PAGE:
egypt launches restoration of menkaure’s pyramid


Online controversy erupted when Dr. Mostafa Waziri, Egypt’s secretary-general of the Supreme Council of Antiquities, unveiled footage showcasing the ongoing restoration of the Pyramid of Menkaure, the smallest among Giza’s main pyramids. According to Waziri’s Facebook post, Egyptian-Japanese archaeologists are actively reinstalling numerous granite blocks and rewrapping the structure.


Multiple comments under the post have been sharing their doubts about the restoration, with many claiming that it is destroying the ancient monument, rather than preserving its beauty. ‘You have definitely completely misunderstood the concept of restoration if you chose to cover thousands of years of history with this granite,’ said one commenter. At the same time, archaeologists and experts from Egypt have also taken to social media to voice their opinions, and a majority of them express skepticism. 

why egypt's plan to restore one of its ancient pyramids with granite has sparked controversy
image by Przemyslaw ‘Blueshade’ Idzkiewicz via Wikimedia, licensed under the Creative Commons Attribution-Share Alike 2.5 Generic license



Dr. Mostafa Waziri’s posts meet Discontent and Debate


The Pyramid of Menkaure, a UNESCO World Heritage Site, is widely believed to be the burial tomb of the Fourth Dynasty Egyptian Pharaoh Menkaure. It stands as the smallest among the three structures in the Giza Necropolis, initially reaching a height of 65.5 meters. According to Arab News, in January 2024, the Egyptian Ministry of Tourism and Antiquities commenced the restoration of the famous pyramid, focusing on revitalizing its facade by repositioning granite blocks that have reportedly fallen from their original location but remain in situ. The project, led by Dr. Mostafa Waziri, is expected to span three years.

Dr. Waziri shared glimpses of the restoration progress on Facebook and Instagram, accompanied by a simple caption: ‘Project of the Century and reassembling the granite blocks of the Third Pyramid’. The footage depicts workers setting blocks of granite on the base of the pyramid. The response to these posts has been mixed, with some expressing admiration while others voicing their discontent.‘Please, do not do that,’ mentioned one commenter. ‘It is destroying an ancient monument, a legacy for all humanity, not only today’s country of Egypt. Please respect the past. Do not make Disneyland from ancient legacy.’ Meanwhile, another Facebook user said: ‘Hiding the real value of the pyramids from the eyes, I think is the biggest mistake ever made. Personally, I would not like to visit an ancient site covered with modern technology.’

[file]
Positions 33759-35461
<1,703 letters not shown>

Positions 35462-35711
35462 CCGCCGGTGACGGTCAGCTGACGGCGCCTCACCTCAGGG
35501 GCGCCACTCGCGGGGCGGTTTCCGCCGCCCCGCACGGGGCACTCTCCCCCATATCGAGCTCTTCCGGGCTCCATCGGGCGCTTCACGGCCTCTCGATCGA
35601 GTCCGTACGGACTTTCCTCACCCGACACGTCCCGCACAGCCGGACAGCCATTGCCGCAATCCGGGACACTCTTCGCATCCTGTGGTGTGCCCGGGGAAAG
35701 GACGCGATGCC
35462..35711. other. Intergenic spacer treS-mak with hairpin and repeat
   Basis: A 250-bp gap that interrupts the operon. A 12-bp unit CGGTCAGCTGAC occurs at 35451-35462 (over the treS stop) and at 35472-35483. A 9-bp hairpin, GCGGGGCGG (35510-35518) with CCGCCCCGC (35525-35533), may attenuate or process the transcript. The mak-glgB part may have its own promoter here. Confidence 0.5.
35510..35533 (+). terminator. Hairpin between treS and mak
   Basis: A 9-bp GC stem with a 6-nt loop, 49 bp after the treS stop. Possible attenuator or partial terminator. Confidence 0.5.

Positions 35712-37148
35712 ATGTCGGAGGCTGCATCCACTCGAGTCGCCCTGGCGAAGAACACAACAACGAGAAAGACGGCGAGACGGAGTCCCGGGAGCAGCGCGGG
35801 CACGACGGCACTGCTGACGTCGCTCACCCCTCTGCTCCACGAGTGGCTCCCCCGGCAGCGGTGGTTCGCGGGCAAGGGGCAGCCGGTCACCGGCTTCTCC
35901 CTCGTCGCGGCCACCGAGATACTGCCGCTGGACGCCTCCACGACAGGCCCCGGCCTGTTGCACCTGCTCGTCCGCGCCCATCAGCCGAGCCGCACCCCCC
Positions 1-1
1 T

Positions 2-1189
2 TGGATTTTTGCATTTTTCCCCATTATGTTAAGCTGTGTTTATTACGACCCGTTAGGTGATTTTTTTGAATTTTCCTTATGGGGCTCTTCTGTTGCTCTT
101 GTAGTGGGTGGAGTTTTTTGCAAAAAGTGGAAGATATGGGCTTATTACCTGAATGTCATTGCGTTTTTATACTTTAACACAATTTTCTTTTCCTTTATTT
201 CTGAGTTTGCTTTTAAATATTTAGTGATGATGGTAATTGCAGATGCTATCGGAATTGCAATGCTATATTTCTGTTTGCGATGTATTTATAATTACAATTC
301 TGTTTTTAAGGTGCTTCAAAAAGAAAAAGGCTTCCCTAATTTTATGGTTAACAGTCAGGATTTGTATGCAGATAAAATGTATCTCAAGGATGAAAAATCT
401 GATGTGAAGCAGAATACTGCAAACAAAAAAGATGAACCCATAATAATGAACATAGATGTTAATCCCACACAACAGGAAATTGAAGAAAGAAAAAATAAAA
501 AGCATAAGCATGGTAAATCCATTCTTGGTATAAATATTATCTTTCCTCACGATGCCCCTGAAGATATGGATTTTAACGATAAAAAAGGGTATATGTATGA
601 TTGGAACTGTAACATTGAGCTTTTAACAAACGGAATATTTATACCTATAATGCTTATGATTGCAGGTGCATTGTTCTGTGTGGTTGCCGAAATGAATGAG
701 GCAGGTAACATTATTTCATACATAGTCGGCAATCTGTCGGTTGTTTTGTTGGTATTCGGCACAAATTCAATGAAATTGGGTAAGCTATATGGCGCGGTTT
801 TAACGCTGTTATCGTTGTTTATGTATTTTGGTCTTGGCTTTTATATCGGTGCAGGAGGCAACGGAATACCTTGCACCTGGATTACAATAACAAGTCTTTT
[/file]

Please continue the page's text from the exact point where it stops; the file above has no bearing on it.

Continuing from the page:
video via Dr. Mostafa Waziry



archaeologists and experts raise concerns

Egyptian archaeologist and heritage professional Monica Hanna, is one of the experts who voiced her discontent with the restoration project.‘There is no proof that there are fallen blocks. Other blocks were quarried in from the medieval period and reused in other monuments,’ she explains in a Facebook post. ‘We cannot continue the work the Ancient Egyptians left, that would destroy the authenticity of the monument and would get it delisted from the Word Heritage List.’ 

Another prominent voice in Egyptology, Salima Ikram, also weighed in on the project via social media,sparking further debate. ‘Should anastylosis be carried out? This is a question that has vexed conservators, scholars, and the public. Perhaps yes to anastylosis, but no to any additional new blocks?’ she mentioned. ‘Ideas about restoration and conservation change a great deal, and what was thought to be great when it was done is often criticized 10 years later. It is a fine line to walk. It is worth remembering that many ancient Egyptian monuments were restored even in antiquity.’ 

However, dissenting voices emerged in the comments section, expressing reservations about the project. One commenter raised questions about the origin of the displaced blocks:‘Still more reasons not to do this: We don’t know why the blocks are there. Did they fall in an earthquake? Were they quarried and left, and if so when? Were they just left when the original work on the pyramid was abandoned? Was it a combination of some or all of these? Clearly careful archeological work should be done before any ‘restoration’ is attempted to answer these questions.’ Another commenter echoed similar concerns, critiquing the current justification for the project. ‘At the moment, the only justification is that the pyramid will be more photogenic for tourists…’

In response to the growing controversy, the Ministry of Antiquities took action, as reported by news outlet Al-Manassa. They decided to halt all work on the Menkaure Pyramid until a committee of specialists could assess the feasibility of the project and determine the most appropriate approach moving forward.

why egypt's plan to restore one of its ancient pyramids with granite has sparked controversy
image by Shady Hassan via Unsplash